being mirrored or highlighted by disapproval from another parent. I know the cold sweat you feel when your child decides to make their outstanding bad behaviour performance at, of course, the most public and worst time. The implicit autopilot of how your parents dealt with these outbursts will flow unconsciously from you if you haven’t worked super hard to be aware and consciously change the old habits.
What’s happening for the on-looking parent is that they see you doing something they are used to doing, but you are doing it all wrong. Simply, because that is not how they know how to do it.

Find a way that works
You both have different parenting styles – who is to say which type is correct? You just need to know what works best for your family and that’s the bottom line. The irksome feelings won’t go away. You can talk to your sister-in-law, but I’m adding a caveat that it would be hard not to hurt her feelings. What we’re possibly looking at is that you prefer a more structured form of parenting, whereas your sister-in-law has a more permissive style. I’m not sure the two styles can mix, the mixture is a bit like oil and water.
If a collaborative shared form of parenting style can be agreed upon, then that is great, but our learnt hardwiring may prove difficult to change despite the intent to do so.
Perhaps, your own instinct of changing childcare might work best for you. In terms of making childcare work; the fit is ultimately the most
important aspect as you want a cohesive congruent feeling of the other caregiver to just ‘getting it’, like in any good partnership. Best of luck
with this and I wish you both well.

YOU MIGHT ALSO LIKE
MUST READ

ASK LUCY

Q My son is 18 months old and has just started saying his first words. It is an extremely exciting time in our house and my husband and I are eager to encourage his speaking as much possible. What advice would you give us on how we can foster this without bombarding and confusing him?

AThere is nothing better than hearing your baby begin to talk. All the hard work you have put in over the last two years is coming back tenfold.
Toddlers will vary significantly with ability and speed of which they talk however a guide would be about 50 words by 2 years of age. The most important thing to watch for is that your baby/toddler is cooing and babbling and begins to string sounds together like “Mama/Dada” They should have a wide range of speech sounds and like to imitate you and things they hear.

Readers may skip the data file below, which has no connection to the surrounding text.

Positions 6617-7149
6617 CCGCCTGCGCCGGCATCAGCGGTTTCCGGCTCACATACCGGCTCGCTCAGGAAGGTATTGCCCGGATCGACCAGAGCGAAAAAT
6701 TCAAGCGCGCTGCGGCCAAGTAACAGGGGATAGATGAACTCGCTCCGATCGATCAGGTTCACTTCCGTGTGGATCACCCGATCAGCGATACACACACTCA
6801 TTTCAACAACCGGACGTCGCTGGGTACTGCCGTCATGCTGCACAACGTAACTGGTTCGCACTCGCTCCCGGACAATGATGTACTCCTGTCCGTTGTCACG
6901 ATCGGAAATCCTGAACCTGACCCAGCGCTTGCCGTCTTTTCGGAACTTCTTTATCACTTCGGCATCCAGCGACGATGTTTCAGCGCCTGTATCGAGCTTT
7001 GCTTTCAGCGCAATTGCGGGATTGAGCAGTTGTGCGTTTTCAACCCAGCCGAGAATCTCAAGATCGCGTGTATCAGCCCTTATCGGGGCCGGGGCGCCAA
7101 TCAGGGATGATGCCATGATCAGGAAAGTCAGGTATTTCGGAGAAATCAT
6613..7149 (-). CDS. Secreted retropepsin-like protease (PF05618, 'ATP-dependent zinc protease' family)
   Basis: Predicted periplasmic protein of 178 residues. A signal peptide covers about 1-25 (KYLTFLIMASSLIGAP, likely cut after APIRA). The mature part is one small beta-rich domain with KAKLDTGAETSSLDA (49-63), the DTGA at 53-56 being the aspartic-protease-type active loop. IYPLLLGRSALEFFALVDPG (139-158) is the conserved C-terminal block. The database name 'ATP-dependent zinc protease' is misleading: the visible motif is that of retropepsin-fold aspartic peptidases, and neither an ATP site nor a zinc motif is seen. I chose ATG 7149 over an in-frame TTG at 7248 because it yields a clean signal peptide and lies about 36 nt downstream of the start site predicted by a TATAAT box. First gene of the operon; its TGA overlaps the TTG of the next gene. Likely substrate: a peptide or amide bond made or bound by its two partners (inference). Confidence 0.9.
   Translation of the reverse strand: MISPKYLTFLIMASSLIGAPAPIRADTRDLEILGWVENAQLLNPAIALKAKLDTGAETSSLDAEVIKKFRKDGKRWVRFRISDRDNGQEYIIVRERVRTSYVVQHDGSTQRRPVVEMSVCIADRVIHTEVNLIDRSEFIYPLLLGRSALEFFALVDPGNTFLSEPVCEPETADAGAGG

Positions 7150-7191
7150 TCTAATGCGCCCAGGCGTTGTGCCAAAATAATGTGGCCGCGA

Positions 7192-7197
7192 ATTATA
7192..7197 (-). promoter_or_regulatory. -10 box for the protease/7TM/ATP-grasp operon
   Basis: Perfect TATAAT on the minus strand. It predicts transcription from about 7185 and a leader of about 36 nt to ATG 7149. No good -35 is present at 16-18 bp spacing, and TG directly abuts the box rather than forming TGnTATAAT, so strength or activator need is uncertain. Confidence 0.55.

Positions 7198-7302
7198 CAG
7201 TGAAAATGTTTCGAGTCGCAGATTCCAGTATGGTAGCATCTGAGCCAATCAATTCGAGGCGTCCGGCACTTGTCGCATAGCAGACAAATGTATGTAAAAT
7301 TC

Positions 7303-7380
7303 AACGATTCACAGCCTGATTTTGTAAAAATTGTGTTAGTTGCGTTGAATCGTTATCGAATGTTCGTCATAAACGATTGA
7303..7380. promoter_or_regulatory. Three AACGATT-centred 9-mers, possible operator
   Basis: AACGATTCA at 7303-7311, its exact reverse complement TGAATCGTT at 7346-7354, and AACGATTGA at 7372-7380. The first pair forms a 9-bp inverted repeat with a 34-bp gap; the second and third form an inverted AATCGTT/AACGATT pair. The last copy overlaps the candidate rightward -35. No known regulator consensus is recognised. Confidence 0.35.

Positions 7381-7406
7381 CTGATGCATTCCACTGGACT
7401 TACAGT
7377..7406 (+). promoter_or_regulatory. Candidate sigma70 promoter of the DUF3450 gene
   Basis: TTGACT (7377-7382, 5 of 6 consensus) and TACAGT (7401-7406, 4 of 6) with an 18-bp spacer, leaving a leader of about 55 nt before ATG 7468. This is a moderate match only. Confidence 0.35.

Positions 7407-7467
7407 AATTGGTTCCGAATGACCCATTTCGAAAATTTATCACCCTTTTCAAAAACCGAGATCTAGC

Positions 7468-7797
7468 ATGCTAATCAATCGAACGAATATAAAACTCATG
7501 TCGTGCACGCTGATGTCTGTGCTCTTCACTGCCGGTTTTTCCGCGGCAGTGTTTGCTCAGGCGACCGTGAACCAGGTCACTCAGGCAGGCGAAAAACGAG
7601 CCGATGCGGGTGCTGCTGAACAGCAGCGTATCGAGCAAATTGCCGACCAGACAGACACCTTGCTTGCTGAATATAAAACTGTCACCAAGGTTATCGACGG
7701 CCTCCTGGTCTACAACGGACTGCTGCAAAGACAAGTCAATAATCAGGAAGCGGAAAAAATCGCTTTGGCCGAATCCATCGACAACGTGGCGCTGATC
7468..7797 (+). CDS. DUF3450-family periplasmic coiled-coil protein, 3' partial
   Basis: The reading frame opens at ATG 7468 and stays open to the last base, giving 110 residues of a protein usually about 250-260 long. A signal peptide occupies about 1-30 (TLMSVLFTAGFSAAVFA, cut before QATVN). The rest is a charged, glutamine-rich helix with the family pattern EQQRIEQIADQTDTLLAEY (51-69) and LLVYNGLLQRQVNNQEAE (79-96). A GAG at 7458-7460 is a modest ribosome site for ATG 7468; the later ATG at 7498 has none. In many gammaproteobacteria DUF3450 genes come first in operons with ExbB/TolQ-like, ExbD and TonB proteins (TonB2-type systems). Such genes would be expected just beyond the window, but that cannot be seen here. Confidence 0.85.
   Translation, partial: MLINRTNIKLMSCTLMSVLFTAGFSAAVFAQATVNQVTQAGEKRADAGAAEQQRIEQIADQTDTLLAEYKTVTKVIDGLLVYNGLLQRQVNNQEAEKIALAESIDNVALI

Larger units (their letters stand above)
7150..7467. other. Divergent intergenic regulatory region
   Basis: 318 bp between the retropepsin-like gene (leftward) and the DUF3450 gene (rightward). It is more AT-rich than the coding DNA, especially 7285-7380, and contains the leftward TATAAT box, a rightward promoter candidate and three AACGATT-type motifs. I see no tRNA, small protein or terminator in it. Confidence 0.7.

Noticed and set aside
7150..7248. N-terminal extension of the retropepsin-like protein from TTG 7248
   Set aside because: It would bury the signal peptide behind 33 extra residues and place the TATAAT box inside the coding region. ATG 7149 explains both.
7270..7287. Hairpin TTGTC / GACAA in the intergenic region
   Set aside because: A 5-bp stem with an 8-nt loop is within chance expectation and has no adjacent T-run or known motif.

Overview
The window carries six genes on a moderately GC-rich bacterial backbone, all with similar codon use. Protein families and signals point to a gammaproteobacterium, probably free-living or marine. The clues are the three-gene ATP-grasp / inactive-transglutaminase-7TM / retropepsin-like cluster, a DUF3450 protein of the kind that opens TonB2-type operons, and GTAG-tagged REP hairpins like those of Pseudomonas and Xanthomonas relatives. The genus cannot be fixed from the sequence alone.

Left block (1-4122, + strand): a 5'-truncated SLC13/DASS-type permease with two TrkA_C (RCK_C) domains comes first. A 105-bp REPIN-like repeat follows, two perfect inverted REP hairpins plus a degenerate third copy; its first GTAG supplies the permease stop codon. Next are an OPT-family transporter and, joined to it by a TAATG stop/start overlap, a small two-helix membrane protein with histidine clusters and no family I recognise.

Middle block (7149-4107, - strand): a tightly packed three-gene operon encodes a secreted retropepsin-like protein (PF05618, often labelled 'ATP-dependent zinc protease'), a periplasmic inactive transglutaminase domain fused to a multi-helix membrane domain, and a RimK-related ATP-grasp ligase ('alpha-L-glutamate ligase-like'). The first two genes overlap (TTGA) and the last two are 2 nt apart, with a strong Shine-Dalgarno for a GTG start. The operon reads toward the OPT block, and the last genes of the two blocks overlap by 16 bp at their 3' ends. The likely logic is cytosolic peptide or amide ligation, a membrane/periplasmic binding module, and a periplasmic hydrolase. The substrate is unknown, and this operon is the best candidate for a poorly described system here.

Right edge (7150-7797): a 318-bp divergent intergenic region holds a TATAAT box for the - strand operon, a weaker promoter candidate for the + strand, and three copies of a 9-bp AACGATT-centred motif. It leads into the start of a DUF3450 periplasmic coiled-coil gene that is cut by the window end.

There are many ways that you can promote Speech and Language development at home:
1. Slowing down your own speech and taking time over conversations with your little one. Every day is a new experience when you are 18 months, nappy changes, bath time, baking a cake brings endless opportunity for you to interact and offer new words for them to hear and repeat. Make eye contact, smile and use exaggerated tones to keep things interesting and fun for your tot.
2. Review the toys that you have on offer to your tot and ensure that they give plenty of open ended play opportunities. Role play is a wonderful way to allow children to take the lead. Kitchens with lots of plates, cups and pots. Fill the pots with dry pasta and allow your child to cook and serve you. Playdoh, painting, gardening and sandpits are also great for allowing your child to take the lead and babble about what they are doing. Read plenty of books together and point and allow them time to answer any questions that you ask.
3. Limit screen time. Overuse of televisions and iPads do not give your child opportunity to interact in a two way manner.
4. Ask your child lots of open ended questions “What’s that?” “Where are we?” Point at things they know the answer to for boosting confidence (Car/ Car, etc.) When they don’t know the answer, explain it to them. Limit baby talk and speak clearly with good pronunciation, remember you are the teacher and they will copy you.
If you are concerned about your child’s speech and language development, be sure to speak with your GP or developmental Health Nurse. They are very skilled at understanding the difference between speech delays and spotting something that may require professional attention.
Enjoy watching their little brains absorb the world around them and listen to what they have to say. It won’t be too long before they won’t stop talking to you, asking “Why Mummy/ Daddy?” every 5 minutes….